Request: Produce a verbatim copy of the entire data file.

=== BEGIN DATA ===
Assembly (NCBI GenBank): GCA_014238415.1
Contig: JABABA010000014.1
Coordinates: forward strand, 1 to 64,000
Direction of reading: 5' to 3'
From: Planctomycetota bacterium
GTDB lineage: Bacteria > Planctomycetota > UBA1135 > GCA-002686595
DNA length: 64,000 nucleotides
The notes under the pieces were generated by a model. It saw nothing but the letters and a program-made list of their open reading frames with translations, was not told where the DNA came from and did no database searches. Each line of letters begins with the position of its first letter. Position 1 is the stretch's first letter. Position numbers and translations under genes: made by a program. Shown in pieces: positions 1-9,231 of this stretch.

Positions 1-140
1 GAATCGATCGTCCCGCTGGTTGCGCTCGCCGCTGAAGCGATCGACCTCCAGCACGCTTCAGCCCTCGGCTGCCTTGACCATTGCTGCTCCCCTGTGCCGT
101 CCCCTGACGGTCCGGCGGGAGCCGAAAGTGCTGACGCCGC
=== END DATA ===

Assembly (NCBI GenBank): GCA_014238415.1
Contig: JABABA010000014.1
Coordinates: forward strand, 1 to 64,000
Direction of reading: 5' to 3'
From: Planctomycetota bacterium
GTDB lineage: Bacteria > Planctomycetota > UBA1135 > GCA-002686595
DNA length: 64,000 nucleotides
The notes under the pieces were generated by a model. It saw nothing but the letters and a program-made list of their open reading frames with translations, was not told where the DNA came from and did no database searches. Each line of letters begins with the position of its first letter. Position 1 is the stretch's first letter. Position numbers and translations under genes: made by a program. Shown in pieces: positions 1-9,231 of this stretch.

Positions 1-140
1 GAATCGATCGTCCCGCTGGTTGCGCTCGCCGCTGAAGCGATCGACCTCCAGCACGCTTCAGCCCTCGGCTGCCTTGACCATTGCTGCTCCCCTGTGCCGT
101 CCCCTGACGGTCCGGCGGGAGCCGAAAGTGCTGACGCCGC